I have been fiddling with the concept of ubuntu since the Nineties, and it intrigues me. A quick search of the web for its application in business leads nowhere as the concept seems to have been hijacked by the Linux operating system, so bear with me as I go with what I think.
The common definition of ubuntu is ‘I am who I am because of who we all are’. This implies that a group defines the character of the individual. Unsurprisingly, the concept gained momentum after the end of apartheid in South Africa, with the arrival of the Rainbow Nation concept: everyone wanted to find a way to belong, and a way to define roles.
The problem with the broader concept is that the disparate elements tend to average things out, producing an average view of ‘who we collectively are’, with various offshoot concepts and dissenters disturbing the uniformity of the hegemony.
It becomes more interesting in business though.
There are two strands to be factored in. The first is the brand as a transforming relationship between a consumer and a product. The second strand is lies in the concept of governance as a behavioural relationship between a corporate entity and its stakeholders.
Both strands imply two sides of an equation. In both cases there is an entity, which has an internalised view of itself. The enterprise that produces products expresses itself through identity, which is interpreted as image by the consumer. The entity that is focussed on governance expresses itself with its corporate philosophy which is (ideally) interpreted as fulfilment of the stakeholder needs and wants.
Ubuntu unifies both sides of the equation, by treating all as part of one group, united by common characteristics and values.
In practice, the best example I can think of is Virgin Air. Some years ago, a recruitment form with a sense of humour circulated for Virgin. The obvious intent was to find staff with a sense of humour and fun. A few years later, Richard Branson defied the concept of gravitas by losing a bet and serving passengers on a competitor airline in a flight attendant’s dress. The obvious thing is that people who choose Virgin are linked to Virgin, if only subliminally, by a sense of humour, mischief and adventure.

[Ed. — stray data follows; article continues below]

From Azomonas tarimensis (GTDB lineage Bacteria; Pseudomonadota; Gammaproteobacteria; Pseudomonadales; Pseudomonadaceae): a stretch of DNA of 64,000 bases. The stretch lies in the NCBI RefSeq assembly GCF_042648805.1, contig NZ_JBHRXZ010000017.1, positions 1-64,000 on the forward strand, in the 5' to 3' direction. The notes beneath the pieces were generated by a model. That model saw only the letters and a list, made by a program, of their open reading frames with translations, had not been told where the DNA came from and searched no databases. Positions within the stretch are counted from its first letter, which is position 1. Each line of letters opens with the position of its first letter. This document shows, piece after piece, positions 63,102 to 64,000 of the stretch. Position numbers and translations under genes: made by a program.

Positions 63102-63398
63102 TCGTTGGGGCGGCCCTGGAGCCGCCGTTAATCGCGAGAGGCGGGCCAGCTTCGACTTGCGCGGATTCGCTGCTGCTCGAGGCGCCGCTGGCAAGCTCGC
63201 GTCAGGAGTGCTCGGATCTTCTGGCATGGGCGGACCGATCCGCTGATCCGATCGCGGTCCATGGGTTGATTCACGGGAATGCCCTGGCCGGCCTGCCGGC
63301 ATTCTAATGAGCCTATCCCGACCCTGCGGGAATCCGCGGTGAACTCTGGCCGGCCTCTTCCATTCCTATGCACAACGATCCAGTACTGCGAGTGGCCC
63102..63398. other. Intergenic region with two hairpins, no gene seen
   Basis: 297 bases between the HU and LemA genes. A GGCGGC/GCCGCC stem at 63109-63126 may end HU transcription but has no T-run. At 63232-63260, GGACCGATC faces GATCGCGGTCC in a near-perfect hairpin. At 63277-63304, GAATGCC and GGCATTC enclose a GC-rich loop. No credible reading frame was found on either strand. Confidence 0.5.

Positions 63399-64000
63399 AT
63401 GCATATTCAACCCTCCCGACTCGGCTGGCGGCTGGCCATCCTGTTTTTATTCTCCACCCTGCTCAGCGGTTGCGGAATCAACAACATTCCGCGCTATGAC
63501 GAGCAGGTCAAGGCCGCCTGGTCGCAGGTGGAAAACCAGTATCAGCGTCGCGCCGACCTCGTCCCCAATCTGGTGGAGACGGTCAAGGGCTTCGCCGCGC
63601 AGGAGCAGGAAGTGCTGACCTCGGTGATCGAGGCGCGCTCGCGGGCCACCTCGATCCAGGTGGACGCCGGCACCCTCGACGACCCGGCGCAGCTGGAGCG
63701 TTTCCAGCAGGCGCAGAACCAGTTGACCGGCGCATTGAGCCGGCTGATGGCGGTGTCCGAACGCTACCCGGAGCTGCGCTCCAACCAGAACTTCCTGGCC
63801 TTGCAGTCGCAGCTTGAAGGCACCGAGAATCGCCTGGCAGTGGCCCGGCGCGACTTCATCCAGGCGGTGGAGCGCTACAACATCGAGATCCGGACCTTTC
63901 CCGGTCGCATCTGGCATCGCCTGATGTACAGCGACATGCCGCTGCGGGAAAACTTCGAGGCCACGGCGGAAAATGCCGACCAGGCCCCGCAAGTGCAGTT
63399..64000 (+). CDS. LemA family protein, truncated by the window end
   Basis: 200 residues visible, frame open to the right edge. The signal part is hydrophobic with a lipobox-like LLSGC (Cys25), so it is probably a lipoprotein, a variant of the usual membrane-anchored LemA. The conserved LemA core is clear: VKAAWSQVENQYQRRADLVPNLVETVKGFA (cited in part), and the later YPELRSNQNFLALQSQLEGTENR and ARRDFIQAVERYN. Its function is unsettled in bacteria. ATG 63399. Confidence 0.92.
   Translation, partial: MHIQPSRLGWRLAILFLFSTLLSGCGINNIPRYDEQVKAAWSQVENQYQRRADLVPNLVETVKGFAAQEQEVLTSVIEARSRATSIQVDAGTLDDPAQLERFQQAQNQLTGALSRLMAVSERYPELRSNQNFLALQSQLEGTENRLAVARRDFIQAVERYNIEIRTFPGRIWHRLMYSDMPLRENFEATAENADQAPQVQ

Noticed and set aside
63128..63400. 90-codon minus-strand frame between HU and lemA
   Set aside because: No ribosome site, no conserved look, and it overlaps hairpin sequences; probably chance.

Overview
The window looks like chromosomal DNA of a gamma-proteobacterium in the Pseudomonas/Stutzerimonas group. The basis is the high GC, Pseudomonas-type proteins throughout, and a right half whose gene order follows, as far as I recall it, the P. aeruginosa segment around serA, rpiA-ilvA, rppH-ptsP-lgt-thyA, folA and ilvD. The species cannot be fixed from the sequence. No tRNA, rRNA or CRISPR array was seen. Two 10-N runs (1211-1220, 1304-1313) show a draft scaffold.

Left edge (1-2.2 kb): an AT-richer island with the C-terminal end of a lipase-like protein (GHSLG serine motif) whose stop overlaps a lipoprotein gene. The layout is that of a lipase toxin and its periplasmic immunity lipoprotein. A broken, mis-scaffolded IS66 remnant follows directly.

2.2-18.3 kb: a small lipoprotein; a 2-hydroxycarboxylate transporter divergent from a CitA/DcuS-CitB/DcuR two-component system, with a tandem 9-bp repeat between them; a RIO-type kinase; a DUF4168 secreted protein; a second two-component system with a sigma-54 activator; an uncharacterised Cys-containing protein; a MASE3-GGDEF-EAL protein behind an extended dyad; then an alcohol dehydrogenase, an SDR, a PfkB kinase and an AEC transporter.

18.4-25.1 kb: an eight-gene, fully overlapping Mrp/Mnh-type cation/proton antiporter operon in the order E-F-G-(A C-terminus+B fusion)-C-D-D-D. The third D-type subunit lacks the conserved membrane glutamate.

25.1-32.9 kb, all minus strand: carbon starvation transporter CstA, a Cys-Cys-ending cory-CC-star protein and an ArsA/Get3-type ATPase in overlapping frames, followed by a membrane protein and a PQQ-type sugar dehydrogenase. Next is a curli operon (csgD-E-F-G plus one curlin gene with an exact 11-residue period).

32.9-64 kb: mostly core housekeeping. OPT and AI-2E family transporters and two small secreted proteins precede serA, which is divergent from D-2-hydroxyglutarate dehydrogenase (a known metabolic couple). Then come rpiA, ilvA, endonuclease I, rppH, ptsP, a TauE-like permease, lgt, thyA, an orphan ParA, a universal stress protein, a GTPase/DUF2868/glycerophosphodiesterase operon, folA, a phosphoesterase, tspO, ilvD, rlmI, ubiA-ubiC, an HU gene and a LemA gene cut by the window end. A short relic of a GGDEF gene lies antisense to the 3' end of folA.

The concept of ubuntu works well for a brand, as a brand is a transforming relationship, and people who want to be transformed in one or other way will gravitate to the brand.
It becomes more interesting in the realm of governance, where it can be applied as a governance management tool, a means of assessing and identifying the value of stakeholders and reaching out to them.
Corporate philosophy has a tendency to remain on the wall. Stakeholders are supposedly reassured by it, but they are uninvolved in it. And because the staff are an internal resource, they do not easily interact or interface with the external stakeholders. By applying uniform and selective measures to both staff and key stakeholders, ubuntu can unite the internal and external aspects of the entity’s values.
What this implies is that stakeholders have to be stratified into two levels: those who are concerned with the bottom line elements of compliance, and those who can materially influence the wider environment and acceptance of the entity through their association with the values in the ubuntu.
For instance if the values centre on innovation, then the ubuntu would entail outreach to and incorporation of those stakeholders most likely to associate themselves with and be involved in innovation. This association would also filter out many stakeholders who might attempt to lay claim to the entity, but have a lesser relevance.
Naturally, the entity under discussion would need to project its value of innovation, and ensure that it is internally aligned to innovation.
The benefit of a managed ubuntu is obviously a greater degree of focus through shared values and characteristics. However the process has to be consciously understood and managed.